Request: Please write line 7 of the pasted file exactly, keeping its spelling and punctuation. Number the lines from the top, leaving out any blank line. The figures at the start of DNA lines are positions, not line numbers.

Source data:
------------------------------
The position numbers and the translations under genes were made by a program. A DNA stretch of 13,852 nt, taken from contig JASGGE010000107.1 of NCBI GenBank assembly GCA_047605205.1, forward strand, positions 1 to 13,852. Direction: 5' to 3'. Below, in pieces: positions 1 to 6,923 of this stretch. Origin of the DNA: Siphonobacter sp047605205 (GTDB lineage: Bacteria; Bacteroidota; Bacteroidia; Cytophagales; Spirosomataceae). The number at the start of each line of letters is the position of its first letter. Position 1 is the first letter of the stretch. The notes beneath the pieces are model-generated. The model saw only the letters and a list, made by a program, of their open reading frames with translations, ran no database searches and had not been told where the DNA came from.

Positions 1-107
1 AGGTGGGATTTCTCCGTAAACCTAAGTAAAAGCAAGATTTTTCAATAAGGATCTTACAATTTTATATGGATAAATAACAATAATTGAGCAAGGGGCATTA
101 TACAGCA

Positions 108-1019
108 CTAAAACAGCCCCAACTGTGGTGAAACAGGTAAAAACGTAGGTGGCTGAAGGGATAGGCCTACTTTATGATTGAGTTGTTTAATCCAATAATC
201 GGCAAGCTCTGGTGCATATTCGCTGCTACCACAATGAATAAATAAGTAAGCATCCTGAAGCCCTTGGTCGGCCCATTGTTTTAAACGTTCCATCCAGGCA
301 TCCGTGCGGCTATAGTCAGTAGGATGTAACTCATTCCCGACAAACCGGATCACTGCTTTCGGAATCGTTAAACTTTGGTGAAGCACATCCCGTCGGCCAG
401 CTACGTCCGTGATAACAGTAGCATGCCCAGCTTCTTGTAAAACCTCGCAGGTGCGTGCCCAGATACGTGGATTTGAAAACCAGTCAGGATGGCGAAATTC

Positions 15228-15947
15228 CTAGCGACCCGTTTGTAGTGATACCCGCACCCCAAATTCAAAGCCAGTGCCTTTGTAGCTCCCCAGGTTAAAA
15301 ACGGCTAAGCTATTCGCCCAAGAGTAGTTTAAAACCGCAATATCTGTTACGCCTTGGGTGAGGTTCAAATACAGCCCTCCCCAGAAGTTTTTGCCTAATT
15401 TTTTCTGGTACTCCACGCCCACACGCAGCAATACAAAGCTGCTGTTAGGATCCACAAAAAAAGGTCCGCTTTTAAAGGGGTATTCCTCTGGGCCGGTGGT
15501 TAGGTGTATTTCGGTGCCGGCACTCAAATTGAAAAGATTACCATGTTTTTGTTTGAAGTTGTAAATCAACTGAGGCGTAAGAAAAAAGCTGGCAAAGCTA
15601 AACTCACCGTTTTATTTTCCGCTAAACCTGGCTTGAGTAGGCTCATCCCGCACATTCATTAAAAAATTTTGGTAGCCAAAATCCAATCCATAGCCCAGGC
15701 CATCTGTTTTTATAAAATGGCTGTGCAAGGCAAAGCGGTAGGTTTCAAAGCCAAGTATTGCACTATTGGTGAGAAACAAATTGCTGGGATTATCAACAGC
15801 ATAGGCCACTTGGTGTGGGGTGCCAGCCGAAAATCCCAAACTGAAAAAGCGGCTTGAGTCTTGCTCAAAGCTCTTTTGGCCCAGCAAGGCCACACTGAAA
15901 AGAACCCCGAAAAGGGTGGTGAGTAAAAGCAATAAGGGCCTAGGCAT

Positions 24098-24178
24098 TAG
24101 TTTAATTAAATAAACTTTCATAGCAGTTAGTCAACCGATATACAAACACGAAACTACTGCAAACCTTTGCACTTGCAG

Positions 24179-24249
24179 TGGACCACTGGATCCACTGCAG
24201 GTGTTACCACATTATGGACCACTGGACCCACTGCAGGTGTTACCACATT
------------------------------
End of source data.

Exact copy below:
201 GGCAAGCTCTGGTGCATATTCGCTGCTACCACAATGAATAAATAAGTAAGCATCCTGAAGCCCTTGGTCGGCCCATTGTTTTAAACGTTCCATCCAGGCA